An Atlanta judge rejected an appeal by a group of Georgia voters who are seeking to prevent Congresswoman Marjorie Taylor Greene from appearing on the ballot.
Greene is currently seeking reelection in the 14th Congressional District. She easily outperformed her primary challengers on May 23 – earning over 50% more of the votes than the second place finisher, Gary Black.
Prior to the May primary, five constituents in her district filed a lawsuit challenging her eligibility on constitutional grounds. The group argued that Greene’s candidacy violated the 14th amendment, which bars anyone who has participated in an insurrection from holding government office. The voters argued that the congresswoman encouraged protestors to invade the Capital on Jan. 6, 2021 in order to disrupt the certification of the 2020 presidential elections.
Greene testified during a trial on April 22 where the plaintiff’s attorney, Ron Fein, asked her about supposed coded language used by supporters of President Donald Trump on Twitter and suggested the congresswoman encouraged violence among those who attended a rally in support of Trump in Washington, DC.
“You sound like you have as many conspiracy theories as QAnon,” Greene told Fein during one exchange. She denied his allegations and said her examination into the validity of the 2020 election was within her legal rights as a member of Congress.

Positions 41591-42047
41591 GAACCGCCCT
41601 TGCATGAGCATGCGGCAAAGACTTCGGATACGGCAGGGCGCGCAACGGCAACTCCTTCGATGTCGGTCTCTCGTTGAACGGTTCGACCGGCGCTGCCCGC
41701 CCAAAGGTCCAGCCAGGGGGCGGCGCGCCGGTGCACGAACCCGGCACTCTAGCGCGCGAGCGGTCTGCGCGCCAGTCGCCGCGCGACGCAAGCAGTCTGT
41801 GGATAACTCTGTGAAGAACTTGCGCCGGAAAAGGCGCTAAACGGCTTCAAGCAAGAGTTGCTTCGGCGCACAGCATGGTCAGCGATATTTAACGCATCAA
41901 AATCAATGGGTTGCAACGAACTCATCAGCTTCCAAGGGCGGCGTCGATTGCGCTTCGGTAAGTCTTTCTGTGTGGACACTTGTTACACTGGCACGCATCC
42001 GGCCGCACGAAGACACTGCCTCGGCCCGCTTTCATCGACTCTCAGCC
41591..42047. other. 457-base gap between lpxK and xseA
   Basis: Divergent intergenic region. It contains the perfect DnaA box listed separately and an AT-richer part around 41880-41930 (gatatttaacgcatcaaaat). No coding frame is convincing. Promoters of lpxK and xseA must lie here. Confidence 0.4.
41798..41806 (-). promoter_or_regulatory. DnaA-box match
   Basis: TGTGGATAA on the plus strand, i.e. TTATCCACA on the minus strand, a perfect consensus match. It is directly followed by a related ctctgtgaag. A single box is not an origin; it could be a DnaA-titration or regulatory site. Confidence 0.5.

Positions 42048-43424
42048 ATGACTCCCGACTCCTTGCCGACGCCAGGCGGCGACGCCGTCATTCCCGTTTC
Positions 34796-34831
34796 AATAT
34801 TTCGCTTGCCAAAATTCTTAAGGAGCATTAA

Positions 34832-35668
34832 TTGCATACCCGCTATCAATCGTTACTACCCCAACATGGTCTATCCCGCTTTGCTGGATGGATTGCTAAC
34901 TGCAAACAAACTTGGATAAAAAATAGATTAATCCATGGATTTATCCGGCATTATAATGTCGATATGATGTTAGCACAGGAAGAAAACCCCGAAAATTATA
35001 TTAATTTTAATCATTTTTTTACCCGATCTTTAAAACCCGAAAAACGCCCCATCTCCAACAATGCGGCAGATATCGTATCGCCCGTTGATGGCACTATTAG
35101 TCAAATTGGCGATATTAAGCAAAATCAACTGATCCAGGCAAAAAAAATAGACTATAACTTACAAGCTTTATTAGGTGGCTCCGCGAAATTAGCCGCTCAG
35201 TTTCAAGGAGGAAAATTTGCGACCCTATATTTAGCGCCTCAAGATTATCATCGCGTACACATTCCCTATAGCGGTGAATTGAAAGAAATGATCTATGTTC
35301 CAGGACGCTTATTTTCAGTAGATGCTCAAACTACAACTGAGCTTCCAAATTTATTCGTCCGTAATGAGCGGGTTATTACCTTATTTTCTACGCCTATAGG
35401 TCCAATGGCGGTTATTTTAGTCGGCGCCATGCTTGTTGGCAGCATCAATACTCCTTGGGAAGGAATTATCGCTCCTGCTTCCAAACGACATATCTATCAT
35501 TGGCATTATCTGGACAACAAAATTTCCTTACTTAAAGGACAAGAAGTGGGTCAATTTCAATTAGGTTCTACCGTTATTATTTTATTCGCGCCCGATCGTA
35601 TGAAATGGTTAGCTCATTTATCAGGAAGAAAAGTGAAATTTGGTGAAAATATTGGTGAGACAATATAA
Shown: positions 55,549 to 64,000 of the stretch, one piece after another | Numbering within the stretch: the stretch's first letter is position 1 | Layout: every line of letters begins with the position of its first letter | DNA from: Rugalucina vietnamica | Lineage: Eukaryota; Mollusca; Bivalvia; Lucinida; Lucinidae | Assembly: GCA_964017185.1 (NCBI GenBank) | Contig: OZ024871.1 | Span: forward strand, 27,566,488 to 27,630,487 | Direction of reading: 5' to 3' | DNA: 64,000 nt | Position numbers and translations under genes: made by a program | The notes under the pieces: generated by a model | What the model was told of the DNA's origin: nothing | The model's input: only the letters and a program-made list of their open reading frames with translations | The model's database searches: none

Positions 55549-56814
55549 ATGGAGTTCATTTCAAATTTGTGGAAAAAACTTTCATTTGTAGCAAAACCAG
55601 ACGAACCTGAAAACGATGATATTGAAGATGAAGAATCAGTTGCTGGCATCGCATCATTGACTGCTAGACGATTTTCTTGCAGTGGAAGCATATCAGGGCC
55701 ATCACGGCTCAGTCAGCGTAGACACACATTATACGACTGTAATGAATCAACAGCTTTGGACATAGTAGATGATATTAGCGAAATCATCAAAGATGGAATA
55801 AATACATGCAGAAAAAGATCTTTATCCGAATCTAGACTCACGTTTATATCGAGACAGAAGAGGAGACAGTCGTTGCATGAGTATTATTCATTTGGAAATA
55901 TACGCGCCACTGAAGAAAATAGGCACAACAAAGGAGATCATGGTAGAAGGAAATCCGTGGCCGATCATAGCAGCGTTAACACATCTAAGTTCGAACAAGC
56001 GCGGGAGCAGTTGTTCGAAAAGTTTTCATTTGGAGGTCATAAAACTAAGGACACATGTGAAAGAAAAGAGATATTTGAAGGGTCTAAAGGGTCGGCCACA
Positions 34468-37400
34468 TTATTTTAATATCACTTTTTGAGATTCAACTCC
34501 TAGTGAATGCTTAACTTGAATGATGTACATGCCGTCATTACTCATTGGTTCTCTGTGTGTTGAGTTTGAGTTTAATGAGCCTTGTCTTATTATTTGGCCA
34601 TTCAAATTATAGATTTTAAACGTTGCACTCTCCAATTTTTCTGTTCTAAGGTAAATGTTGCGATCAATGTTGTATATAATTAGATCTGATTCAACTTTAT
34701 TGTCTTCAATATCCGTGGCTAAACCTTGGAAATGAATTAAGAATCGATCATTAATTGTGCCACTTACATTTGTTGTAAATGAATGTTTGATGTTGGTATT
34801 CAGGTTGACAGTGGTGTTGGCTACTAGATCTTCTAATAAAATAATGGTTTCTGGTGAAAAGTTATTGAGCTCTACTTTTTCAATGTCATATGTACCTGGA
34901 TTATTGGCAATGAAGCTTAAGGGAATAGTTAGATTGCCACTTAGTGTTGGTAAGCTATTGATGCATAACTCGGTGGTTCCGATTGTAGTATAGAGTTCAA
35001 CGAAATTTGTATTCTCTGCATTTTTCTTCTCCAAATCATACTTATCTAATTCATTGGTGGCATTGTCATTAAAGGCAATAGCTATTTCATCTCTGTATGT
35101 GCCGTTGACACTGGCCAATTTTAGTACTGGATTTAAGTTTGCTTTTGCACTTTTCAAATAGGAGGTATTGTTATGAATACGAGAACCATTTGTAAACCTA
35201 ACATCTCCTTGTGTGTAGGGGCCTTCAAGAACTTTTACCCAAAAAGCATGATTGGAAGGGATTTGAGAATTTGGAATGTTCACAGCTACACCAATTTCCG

State Administrative Law Judge Charles Beaudrot ruled on May 6 that Greene was not in violation of the 14th amendment and could appear on the ballot. Secretary of State Brad Raffensperger subsequently adopted the decision, saying that electing Greene was “rightfully a question for the voters of Georgia’s 14th Congressional District.”
The voters challenging her candidacy, who have been represented by Free Speech for People, filed an appeal and asked the court to block Greene from the ballot.
Chief Judge Christopher Brasher announced on July 25 that he had rejected the appeal and, instead, supported Raffensprerger’s decision to permit the congresswoman on the ballot.
In his decision, the judge said the plaintiffs had not sufficiently demonstrated that Greene’s actions before, during and after the security breach at the capital encouraged or supported those involved.
Free Speech for People has said Brasher released his opinion “with minimal legal analysis” and is weighing appealing to the Georgia Supreme Court, per The Sacramento Bee.
The organization is currently supporting similar challenges against Arizona Representatives Paul Gosar and Andy Biggs as well as Pennsylvania’s Congressman Scott Perry ad Senator Doug Mastriano.